Book Discussion


The history of women in the workplace is long and storied. These titles and more are now on display and available to borrow.

By Sheryl Sandberg

Format: print

LeanIn.org
Supporting women in the workplace through community, education, and circles.

NPR Interviews Offering Two Perspectives:
Facebook’s Sheryl Sandberg Explains What’s Holding Women Back
Lean In: Not Much of a Manifesto But Still a Win for Women

Publisher Description
In Lean In, [Sandberg] shares her personal stories, uses research to shine a light on gender differences, and offers practical advice to help women achieve their goals. The book challenges us to change the conversation from what women can’t do to what we can do, and serves as a rallying cry for us to work together to create a more equal world….. Read more…

By Lynn Povich

Format: print

“Good Girls” Fight to be Journalists (from the New York Times)

“Good Girls Revolt” Story of a Newsroom Uprising (from National Public Radio)

Interview with the Author (from The Daily Beast)

Publisher Description
On March 16, 1970, the day Newsweek published a cover story on the fledgling feminist movement entitled “Women in Revolt,” forty-six Newsweek women charged the magazine with discrimination in hiring and promotion. It was the first female class action lawsuit––the first by women journalists––and it inspired other women in the media to quickly follow suit… Read more…

By Ruth Rosen

Format: print

The Feminist Mystique (from the New York Times)

Author’s Website

Book Discussion with the Author (46:29 via CSPAN)

Publisher Description
In this enthralling narrative-the first of its kind-historian and journalist Ruth Rosen chronicles the history of the American women’s movement from its beginnings in the 1960s to the present. Interweaving the personal with the political, she vividly evokes the events and people who participated in our era’s most far-reaching social revolution. Rosen’s fresh look … Read more…

By Rebecca Skloot

Format: e-book, downloadable audiobook, and print

View in Library catalog

Explore the author’s official website

New York Times Book Review, Eternal Life

An interview with the author in Smithsonian Magazine, Henrietta Lacks’ ‘Immortal’ Cells

Book Description from the Author’s Website
Her name was Henrietta Lacks, but scientists know her as HeLa. She was a poor black tobacco farmer whose cells—taken without her knowledge in 1951—became one of the most important tools in medicine, vital for developing the polio vaccine, cloning, gene mapping, in vitro fertilization, and more. Henrietta’s cells have been bought and sold by the billions, yet she remains virtually unknown, and her family can’t afford health insurance.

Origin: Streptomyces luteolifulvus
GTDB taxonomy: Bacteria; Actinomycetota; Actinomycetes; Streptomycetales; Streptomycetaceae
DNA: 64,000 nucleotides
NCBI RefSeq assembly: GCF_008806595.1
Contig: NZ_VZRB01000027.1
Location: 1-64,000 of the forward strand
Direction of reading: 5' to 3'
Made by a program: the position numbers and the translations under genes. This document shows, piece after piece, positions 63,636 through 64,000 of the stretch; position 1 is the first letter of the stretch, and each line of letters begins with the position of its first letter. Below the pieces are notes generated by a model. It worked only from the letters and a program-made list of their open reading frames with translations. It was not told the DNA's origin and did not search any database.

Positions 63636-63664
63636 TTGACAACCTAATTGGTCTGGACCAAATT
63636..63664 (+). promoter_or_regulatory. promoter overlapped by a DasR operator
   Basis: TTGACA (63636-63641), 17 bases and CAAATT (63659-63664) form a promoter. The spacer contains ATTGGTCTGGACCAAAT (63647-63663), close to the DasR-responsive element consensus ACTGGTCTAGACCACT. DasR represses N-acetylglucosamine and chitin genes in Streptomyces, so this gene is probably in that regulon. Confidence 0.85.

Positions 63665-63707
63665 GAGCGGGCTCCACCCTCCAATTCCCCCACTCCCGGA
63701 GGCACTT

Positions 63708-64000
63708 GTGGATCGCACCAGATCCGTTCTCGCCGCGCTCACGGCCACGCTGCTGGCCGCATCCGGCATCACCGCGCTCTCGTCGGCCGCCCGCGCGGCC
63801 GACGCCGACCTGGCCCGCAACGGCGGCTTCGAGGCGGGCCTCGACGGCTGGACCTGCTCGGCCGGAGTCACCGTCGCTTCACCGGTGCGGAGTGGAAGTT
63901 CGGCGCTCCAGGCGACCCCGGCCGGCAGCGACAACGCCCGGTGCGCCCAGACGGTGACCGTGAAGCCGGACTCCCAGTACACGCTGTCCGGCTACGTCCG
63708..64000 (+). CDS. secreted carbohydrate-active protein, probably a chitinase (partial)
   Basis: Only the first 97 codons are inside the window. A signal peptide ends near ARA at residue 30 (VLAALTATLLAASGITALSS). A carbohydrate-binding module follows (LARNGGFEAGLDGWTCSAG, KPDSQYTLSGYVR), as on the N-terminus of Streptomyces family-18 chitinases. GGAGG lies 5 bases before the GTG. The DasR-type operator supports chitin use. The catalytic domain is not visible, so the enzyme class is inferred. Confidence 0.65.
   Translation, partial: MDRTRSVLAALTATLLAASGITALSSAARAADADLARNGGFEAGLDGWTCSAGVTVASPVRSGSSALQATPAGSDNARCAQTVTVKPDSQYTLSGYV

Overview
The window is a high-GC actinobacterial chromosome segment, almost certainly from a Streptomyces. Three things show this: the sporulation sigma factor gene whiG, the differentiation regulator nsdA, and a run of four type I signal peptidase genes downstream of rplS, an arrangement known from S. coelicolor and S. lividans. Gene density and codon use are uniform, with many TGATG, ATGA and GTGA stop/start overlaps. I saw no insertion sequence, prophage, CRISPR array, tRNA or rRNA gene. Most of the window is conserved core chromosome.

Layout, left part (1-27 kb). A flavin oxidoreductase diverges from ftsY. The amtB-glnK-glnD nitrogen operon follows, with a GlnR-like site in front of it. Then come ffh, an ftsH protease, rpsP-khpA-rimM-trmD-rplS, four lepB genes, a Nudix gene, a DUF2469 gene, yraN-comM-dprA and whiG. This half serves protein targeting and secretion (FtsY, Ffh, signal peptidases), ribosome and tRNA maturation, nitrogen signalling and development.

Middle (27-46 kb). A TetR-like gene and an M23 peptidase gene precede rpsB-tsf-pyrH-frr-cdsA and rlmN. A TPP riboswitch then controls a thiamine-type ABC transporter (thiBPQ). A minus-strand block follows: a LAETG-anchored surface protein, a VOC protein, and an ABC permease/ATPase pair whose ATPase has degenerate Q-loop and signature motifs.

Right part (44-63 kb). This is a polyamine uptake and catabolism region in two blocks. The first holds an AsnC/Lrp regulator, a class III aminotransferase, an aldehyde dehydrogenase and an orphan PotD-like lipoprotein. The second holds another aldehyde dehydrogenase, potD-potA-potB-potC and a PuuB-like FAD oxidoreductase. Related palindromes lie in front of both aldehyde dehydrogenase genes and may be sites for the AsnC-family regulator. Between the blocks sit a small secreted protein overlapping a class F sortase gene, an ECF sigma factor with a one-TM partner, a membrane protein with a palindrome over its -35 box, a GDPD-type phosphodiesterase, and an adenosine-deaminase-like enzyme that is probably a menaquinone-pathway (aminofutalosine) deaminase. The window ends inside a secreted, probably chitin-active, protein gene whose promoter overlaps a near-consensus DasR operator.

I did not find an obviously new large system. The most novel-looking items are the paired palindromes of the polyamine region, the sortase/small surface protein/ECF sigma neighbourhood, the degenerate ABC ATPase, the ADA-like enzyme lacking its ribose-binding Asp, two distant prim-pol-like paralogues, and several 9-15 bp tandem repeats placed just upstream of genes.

Soon to be made into an HBO movie by Oprah Winfrey and Alan Ball, this New York Times bestseller takes readers on an extraordinary journey, from the “colored” ward of Johns Hopkins Hospital in the 1950s to stark white laboratories with freezers filled with HeLa cells, from Henrietta’s small, dying hometown of Clover, Virginia, to East Baltimore today, where her children and grandchildren live and struggle with the legacy of her cells. The Immortal Life of Henrietta Lacks tells a riveting story of the collision between ethics, race, and medicine; of scientific discovery and faith healing; and of a daughter consumed with questions about the mother she never knew. It’s a story inextricably connected to the dark history of experimentation on African Americans, the birth of bioethics, and the legal battles over whether we control the stuff we’re made of.


Join Mitchell College faculty, staff and students for a book discussion held at the library on Wednesday, November 2 at 5:00 p.m.  This discussion, led by Dr. Nancy Tolson, will explore The Immortal Life of Henrietta Lacks by Rebecca Skloot. Refreshments will be provided.

Copies are available now at the library main desk. Or, purchase a copy at the Mitchell College bookstore or on Amazon.com.

Join Mitchell College faculty, staff and students for the first in a series of book discussions held at the library on Wednesday, September 28 at 5:00 p.m. or Saturday, October 1 at 12:00p.m.  These faculty-led discussions with explore  Thirteen Reasons Why by Jay Asher.

Many thanks to Dr. Kimberly Blake, Dr. Scott Horton, and Dr. Nancy Tolson for facilitating these community discussions.

Copies are available at the library desk or for purchase at the Mitchell College bookstore or amazon.com.

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